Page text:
Credit unions make a difference when they’re needed most, including during the coronavirus disease (COVID-19) pandemic, CUNA Chief Advocacy Officer Ryan Donovan wrote to all 535 Congressional offices Friday.
The House passed and President Donald Trump has signed into law the latest COVID-19 relief bill Friday, one with several provisions for credit unions. CUNA/League advocacy helped ensure credit unions were included in several provisions.
NCUA’s latest Letter to Credit Unions highlights a joint statement from federal financial regulators on encouraging responsible small-dollar lending during the COVID-19 pandemic, a statement expressly encouraging credit unions to offer responsible small-dollar loans.
The importance of not-for-profit financial cooperatives is as significant today as it’s ever been, and their tax status should be preserved, as credit unions annually provide $18.9 billion in total financial benefit to consumers.
Congress should ensure the U.S. Agency for International Development (USAID_ awards a fair and substantial amount of its direct awards and contracts to small, U.S.-based not-for-profit voluntary organizations such as credit unions and other cooperatives.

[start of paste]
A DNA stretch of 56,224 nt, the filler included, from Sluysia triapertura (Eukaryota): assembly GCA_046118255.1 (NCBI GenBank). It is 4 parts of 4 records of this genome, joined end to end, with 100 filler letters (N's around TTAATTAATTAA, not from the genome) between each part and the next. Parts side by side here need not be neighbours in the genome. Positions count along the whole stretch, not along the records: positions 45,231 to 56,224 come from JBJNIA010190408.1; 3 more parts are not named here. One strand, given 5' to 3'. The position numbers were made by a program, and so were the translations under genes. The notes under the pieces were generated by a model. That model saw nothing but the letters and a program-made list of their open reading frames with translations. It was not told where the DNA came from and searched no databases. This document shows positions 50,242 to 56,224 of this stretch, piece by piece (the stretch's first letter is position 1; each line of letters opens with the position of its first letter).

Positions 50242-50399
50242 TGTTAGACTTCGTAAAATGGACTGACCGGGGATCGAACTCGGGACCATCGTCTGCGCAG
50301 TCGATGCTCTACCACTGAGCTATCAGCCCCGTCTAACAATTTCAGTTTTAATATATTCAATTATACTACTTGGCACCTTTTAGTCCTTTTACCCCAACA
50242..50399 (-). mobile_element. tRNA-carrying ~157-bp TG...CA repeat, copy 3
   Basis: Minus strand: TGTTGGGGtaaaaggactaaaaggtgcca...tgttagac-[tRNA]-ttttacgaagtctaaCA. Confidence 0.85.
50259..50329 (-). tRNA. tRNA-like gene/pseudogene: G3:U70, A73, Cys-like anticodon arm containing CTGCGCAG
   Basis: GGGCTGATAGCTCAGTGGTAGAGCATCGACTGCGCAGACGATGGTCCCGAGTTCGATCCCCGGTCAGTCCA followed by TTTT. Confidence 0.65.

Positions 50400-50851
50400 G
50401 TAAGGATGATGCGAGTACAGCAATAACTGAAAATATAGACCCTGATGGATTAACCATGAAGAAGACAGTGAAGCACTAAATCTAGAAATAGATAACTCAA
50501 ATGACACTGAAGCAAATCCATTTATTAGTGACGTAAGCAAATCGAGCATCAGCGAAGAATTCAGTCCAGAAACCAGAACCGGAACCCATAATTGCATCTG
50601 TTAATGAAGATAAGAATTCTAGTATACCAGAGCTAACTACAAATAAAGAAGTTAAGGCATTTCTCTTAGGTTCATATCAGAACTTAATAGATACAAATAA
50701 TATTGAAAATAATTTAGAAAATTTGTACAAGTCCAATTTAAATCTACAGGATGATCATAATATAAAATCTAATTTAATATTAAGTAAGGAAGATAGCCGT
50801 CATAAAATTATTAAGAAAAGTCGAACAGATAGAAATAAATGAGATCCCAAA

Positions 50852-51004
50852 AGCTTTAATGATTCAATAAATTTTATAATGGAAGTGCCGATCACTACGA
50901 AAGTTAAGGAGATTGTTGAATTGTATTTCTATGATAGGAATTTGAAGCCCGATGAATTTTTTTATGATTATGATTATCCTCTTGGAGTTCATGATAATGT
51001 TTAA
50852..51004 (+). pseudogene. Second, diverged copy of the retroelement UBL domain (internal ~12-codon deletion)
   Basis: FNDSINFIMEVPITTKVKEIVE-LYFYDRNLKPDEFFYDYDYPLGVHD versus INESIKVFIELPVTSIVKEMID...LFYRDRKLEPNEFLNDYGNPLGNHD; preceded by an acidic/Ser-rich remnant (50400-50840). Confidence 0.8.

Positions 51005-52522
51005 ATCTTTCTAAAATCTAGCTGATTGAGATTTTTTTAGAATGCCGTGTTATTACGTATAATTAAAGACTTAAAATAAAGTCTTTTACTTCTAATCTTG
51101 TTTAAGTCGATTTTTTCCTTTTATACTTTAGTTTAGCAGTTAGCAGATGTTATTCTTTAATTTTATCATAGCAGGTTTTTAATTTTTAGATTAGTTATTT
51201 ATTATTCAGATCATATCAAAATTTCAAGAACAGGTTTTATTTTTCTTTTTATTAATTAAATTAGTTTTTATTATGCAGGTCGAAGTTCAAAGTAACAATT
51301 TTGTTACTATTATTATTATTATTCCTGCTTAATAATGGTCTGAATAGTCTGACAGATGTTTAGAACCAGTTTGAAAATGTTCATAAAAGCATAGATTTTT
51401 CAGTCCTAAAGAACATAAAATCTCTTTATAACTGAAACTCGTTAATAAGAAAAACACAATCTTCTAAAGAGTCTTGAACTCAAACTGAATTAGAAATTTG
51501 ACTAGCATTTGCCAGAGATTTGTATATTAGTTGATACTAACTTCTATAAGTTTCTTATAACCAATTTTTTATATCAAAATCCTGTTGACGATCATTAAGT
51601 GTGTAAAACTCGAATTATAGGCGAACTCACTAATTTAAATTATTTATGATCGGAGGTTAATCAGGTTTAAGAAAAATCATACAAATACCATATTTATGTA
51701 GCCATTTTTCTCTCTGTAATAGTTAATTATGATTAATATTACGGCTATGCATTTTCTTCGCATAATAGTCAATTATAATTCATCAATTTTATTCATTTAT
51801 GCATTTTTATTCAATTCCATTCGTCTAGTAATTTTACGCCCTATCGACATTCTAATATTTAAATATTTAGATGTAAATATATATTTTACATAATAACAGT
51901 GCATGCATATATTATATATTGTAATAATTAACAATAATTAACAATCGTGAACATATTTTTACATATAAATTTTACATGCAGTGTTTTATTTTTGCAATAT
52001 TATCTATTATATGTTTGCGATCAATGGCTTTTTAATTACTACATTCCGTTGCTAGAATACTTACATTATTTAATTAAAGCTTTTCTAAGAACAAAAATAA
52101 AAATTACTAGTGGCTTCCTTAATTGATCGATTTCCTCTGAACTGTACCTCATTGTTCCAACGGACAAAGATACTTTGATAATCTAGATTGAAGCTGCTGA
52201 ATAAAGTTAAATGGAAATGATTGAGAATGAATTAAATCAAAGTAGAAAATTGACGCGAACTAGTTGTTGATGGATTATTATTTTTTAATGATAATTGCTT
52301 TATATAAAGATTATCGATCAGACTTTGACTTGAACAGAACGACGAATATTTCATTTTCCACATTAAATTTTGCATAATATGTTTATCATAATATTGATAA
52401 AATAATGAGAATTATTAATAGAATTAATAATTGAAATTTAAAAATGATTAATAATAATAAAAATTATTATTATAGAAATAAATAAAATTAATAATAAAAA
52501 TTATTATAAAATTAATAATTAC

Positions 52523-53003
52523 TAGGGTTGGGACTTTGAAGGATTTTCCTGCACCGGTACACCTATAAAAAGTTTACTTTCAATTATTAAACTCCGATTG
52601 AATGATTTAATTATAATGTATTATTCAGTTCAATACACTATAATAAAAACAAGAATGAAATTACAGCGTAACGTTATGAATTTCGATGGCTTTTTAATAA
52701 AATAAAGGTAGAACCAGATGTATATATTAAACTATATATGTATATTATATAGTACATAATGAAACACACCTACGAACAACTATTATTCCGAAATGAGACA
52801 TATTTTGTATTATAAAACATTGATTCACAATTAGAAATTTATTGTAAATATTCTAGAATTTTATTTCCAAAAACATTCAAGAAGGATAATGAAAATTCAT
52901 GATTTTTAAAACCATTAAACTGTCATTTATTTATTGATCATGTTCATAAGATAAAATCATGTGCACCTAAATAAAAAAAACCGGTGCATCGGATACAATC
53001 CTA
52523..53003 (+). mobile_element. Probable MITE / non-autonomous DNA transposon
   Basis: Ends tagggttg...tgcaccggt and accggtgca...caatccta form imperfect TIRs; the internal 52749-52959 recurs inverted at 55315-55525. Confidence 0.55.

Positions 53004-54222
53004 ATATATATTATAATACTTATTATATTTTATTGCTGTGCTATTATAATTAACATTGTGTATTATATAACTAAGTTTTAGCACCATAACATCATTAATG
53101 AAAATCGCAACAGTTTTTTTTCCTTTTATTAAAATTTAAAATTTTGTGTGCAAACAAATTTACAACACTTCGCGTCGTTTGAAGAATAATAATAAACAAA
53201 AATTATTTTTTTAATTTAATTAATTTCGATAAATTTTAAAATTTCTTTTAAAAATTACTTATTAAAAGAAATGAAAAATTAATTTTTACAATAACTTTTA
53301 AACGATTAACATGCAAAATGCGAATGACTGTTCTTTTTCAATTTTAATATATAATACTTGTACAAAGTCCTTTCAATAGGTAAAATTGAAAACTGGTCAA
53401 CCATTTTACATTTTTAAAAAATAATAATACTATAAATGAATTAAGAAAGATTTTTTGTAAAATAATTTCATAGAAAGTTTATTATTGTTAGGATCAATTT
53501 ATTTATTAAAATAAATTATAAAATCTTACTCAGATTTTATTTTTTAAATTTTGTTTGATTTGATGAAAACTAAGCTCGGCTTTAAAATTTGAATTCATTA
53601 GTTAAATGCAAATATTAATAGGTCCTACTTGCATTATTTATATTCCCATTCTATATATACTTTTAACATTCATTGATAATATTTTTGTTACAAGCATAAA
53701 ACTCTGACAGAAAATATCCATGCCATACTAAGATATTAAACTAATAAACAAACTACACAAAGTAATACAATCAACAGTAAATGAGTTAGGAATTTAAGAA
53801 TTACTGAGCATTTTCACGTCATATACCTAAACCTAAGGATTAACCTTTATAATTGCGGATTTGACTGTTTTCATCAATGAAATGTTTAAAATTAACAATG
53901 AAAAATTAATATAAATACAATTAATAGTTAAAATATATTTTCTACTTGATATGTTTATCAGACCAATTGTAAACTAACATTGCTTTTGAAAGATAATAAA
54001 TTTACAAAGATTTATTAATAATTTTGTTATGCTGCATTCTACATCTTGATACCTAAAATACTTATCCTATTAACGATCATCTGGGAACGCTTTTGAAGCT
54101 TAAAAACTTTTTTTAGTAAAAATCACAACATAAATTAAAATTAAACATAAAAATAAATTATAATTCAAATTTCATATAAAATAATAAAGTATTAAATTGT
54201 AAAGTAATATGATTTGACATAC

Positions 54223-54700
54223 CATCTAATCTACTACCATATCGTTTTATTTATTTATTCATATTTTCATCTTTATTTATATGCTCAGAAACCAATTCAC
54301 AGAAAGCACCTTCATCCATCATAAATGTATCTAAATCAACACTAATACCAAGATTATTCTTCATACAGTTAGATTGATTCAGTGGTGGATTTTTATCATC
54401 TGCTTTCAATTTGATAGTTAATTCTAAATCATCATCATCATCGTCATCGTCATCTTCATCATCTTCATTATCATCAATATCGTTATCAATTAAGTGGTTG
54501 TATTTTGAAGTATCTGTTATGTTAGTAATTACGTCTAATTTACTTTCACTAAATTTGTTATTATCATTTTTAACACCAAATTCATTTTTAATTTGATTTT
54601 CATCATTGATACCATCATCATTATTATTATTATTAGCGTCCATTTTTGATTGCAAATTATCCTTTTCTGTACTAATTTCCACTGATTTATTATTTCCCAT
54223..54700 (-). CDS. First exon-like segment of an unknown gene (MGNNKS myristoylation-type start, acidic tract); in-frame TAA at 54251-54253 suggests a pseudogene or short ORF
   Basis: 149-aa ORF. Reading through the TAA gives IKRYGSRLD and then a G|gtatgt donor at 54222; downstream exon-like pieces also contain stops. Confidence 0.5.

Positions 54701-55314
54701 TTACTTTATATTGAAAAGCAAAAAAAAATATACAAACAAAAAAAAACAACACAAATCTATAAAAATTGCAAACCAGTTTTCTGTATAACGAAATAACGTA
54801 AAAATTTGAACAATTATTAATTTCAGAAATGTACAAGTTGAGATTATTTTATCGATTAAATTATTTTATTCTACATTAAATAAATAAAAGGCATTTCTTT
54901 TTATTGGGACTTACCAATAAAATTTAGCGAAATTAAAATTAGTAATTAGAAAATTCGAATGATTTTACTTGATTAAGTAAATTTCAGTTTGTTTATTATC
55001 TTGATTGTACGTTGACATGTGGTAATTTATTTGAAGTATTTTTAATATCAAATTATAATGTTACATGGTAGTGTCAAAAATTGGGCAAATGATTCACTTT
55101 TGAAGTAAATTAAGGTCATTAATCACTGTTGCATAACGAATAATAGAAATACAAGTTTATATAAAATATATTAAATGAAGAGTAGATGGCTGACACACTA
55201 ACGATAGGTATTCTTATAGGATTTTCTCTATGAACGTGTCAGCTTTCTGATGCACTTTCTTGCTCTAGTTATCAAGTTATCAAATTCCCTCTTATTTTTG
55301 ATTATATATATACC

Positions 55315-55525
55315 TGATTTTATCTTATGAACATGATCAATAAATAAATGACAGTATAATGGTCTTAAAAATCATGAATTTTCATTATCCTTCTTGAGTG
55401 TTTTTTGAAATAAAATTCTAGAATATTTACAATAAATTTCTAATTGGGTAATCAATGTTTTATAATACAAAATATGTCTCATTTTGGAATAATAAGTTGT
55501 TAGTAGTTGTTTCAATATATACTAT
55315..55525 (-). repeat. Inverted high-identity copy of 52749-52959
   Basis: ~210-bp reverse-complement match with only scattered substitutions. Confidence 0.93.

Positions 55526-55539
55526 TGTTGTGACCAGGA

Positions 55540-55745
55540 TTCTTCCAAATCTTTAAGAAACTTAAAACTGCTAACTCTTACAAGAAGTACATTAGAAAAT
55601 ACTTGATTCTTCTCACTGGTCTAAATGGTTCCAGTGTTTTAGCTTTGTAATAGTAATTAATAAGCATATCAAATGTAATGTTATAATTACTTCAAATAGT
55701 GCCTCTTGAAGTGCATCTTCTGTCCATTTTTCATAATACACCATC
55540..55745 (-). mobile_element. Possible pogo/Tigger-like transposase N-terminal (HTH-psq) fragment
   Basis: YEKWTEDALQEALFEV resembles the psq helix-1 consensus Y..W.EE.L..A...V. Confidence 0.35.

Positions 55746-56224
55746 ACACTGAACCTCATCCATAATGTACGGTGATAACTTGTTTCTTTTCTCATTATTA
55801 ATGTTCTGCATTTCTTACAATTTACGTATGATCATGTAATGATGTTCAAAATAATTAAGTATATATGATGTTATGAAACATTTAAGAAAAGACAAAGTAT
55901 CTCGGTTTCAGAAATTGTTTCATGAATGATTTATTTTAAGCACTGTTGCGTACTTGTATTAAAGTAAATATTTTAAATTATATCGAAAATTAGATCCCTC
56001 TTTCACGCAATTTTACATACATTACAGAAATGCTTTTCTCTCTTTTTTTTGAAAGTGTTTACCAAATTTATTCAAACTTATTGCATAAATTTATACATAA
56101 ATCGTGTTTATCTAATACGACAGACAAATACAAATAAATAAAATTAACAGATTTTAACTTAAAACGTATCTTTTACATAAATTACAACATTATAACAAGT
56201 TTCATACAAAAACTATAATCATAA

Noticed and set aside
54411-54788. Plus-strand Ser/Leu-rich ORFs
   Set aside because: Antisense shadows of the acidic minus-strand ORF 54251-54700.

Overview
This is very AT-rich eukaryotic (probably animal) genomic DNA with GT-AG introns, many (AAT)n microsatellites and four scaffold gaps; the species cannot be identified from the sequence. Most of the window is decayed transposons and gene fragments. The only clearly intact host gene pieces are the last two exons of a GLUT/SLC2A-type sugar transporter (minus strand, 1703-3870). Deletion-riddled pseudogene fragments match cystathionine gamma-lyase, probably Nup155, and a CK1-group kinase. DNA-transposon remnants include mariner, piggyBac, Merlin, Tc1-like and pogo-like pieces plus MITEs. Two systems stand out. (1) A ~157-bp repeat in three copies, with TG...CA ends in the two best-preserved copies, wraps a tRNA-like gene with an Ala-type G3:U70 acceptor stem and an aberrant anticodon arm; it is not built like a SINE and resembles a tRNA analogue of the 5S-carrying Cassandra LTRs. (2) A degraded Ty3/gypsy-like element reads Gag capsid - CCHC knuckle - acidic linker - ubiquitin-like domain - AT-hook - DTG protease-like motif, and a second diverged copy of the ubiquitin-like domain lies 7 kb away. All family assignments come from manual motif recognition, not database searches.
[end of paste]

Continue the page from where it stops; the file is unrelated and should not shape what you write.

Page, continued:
Both chambers of Congress are in Washington, D.C. this week and CUNA will be engaged with a number of hearings covering credit union priorities, including multiple appropriations bills for fiscal year 2021.
Credit unions can get insights into serving low-income and underserved communities on a March 11 webinar hosted by the NCUA’s Office of Credit Union Resources and Expansion. The webinar wll begin at 2 p.m. (ET) and registration is now open.
The Federal Communications Commission should require entities that block or label calls to provide real-time notification and adopt effective, transparent and timely redress mechanisms, CUNA wrote to the FCC Friday.
As more than 5,500 credit union leaders attended CUNA’s Governmental Affairs Conference (GAC), which included visits to just about every office on Capitol Hill, CUNA leaders also placed policy goals in publications that reach both Congressional offices and the credit union community.
The Department of Defense withdrew a problematic question from its Military Lending Act guidance, a change called for by CUNA, Leagues and the Defense Credit Union League, who cited the numerous conflicts and uncertainty it creates.